TTLG Author/Illustrator Profiles

Sarah Ellis

Sarah Ellis

Sarah Ellis was born on May 19, 1952 in Vancouver, British Columbia. The energetic and imaginative youngest of three, Ellis liked to tell stories and play imaginary games. Ellis learned to read at a young age as reading was a family activity in Ellis' home. Her parents often read stories aloud to Ellis and her brothers and encouraged her love of literature by giving her books. Ellis' loving and supportive family-life nurtured the storyteller in her. The family also spent a good deal of time talking with each other and telling anecdotes. In addition to writing Ellis also had a diverse range of other interests, and like Polly, the protagonist in Pick-Up Sticks, Ellis played the French horn. Because of her wide range of interests, Ellis did not envision a career for herself as a professional writer, although others did.
In 1973, after completing a diverse Bachelors of Arts program at the University of British Columbia, Ellis still did not know what career path she wished to pursue. When a friend decided to go to the UBC's Library School she decided to attend as well. She greatly enjoyed her studies and planned to become a professional librarian. After working for some time as librarian, Ellis decided to pursue a Masters degree in children's literature at Simmons College, in Boston. While studying, she began writing because her instructors encouraged writing as a part of the program. When she completed her degree in 1980, she returned to her work as a librarian for the children's collection at the North Vancouver District Library.
In 1984, Ellis decided that her life needed a new direction and she took a six-month leave to write. Ellis tried writing articles but no one would accept them. She wrote short stories and even an instructional manual. She even started a picture book which was rejected. The rejection letter sent by the publisher was encouraging and suggested she try writing fiction and her first novel The Baby Project was born. In addition to her fictional writing and work as a part-time librarian, Ellis also writes literary criticisms. A large number of her critical reviews and other articles can be read in literary and library publications like The Horn Book and Emergency Librarian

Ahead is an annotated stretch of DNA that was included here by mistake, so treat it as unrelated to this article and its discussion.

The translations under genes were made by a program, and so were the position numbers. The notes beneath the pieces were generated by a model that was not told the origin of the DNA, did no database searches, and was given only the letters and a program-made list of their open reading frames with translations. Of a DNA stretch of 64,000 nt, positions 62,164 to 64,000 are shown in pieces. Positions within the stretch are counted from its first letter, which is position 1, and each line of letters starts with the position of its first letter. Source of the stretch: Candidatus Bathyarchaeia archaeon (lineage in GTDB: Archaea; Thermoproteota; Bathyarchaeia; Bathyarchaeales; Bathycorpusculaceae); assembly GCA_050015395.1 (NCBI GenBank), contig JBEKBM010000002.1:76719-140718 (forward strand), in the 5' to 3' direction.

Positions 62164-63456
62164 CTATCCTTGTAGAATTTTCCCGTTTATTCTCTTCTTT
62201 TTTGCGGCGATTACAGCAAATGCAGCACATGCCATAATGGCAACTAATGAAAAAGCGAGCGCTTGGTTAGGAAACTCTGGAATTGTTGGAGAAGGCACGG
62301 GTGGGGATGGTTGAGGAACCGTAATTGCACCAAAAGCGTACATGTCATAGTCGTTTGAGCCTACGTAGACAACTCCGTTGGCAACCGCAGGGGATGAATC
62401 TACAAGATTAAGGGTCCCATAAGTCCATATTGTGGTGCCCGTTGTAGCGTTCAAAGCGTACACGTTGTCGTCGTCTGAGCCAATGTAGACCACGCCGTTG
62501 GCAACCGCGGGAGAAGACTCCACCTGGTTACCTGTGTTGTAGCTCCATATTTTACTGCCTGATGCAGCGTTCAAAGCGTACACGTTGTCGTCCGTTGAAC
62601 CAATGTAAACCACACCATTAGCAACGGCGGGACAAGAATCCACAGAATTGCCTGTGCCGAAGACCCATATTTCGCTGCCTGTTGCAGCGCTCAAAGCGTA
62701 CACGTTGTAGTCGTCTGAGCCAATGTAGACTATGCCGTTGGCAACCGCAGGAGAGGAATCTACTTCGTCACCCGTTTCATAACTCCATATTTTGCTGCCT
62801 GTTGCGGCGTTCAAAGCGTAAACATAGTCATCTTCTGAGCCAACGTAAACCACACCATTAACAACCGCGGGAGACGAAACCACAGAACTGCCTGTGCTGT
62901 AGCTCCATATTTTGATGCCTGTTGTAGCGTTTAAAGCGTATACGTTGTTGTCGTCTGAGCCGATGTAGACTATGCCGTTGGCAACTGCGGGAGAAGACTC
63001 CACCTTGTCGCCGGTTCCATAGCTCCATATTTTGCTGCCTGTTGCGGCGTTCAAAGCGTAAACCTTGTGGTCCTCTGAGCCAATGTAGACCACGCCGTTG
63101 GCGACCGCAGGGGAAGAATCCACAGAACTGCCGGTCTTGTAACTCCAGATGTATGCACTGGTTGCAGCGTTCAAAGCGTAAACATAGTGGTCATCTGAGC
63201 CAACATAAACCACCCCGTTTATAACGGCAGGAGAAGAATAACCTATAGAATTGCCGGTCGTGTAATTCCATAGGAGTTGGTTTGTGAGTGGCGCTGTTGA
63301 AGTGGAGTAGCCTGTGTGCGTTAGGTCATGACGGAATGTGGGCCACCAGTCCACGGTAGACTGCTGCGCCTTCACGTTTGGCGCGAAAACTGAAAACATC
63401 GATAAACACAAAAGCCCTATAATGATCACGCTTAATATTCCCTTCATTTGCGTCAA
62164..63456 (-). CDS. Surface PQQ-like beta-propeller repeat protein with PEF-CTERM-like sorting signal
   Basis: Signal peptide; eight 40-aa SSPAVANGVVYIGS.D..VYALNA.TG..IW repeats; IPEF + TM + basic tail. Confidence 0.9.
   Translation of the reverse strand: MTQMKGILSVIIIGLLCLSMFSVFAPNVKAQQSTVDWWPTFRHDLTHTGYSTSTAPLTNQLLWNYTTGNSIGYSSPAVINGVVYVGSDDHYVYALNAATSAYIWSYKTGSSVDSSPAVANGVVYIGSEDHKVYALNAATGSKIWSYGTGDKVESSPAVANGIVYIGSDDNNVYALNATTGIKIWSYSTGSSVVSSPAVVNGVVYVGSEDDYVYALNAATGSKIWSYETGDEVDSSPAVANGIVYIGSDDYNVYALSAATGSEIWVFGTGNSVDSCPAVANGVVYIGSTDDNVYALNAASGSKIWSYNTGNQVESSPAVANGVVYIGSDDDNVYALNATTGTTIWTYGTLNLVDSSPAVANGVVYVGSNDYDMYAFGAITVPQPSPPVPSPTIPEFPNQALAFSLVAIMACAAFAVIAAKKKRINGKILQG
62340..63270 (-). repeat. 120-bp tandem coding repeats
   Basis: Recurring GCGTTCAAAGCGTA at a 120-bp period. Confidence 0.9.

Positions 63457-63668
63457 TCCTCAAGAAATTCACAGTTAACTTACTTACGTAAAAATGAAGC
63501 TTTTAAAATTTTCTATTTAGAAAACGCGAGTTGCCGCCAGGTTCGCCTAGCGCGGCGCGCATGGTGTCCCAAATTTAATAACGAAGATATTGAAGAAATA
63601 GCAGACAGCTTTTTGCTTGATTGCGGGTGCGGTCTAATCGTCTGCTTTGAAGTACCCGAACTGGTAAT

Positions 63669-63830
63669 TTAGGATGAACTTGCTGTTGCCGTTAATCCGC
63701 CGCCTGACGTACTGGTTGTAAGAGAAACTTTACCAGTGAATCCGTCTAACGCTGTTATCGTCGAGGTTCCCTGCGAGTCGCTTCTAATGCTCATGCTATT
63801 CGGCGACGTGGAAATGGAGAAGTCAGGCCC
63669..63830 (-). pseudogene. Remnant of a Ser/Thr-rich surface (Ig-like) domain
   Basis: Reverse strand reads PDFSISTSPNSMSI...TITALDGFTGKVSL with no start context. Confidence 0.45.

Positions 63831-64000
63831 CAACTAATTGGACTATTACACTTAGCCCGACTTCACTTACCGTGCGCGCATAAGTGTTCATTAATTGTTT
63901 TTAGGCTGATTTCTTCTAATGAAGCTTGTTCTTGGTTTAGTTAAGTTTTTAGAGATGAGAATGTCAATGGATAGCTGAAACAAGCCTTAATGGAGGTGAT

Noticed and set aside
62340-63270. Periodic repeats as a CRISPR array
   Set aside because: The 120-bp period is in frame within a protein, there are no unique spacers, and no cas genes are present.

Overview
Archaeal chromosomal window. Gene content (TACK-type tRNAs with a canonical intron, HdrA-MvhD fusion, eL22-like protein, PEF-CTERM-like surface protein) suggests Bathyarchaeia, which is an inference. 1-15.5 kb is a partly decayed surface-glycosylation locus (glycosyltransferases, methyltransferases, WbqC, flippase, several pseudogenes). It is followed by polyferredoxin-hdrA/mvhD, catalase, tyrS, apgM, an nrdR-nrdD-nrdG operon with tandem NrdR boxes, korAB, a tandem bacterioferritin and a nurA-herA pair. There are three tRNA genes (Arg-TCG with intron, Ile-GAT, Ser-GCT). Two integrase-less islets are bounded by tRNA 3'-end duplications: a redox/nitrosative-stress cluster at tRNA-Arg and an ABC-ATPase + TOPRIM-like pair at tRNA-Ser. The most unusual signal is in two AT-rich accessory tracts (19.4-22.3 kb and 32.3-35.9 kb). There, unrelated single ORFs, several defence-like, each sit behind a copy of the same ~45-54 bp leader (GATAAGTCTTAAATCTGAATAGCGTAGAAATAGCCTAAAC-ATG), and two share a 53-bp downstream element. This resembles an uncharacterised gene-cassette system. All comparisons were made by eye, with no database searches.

Writing is never an easy process but Ellis is very dedicated writer. She writes for seven hours each day sometimes longer, when she is inspired. She spends about a year perfecting a story, working out the details, revising and correcting as she goes. An intuitive writer, Ellis lets the story lead her. Her novels start from vague notions of character and plot and evolves from there. After extensive revising she sends the manuscript off to her publisher, receiving it back for one or more rounds of editing. When all the problems have been worked out and the last of the proofing has been done the final version is sent out for publication.
Sarah Ellis' objective is not to write books for children, but rather to write books about children. She says she writes about the adolescent years because she is interested in the period of transition from child to adult and is driven to explore it in her writing. She often uses her own experiences and memories as a guide to writing about adolescent characters. Ellis is a careful listener and observer which enables her to create realistic dialogue and compelling visual descriptions. Ellis' story ideas are also inspired also by events outside her own experience. Her ideas are often triggered by a radio program, observing others or simply listening to people speak. She also uses her personal memories of growing up, her family and her own life as inspiration for her work.

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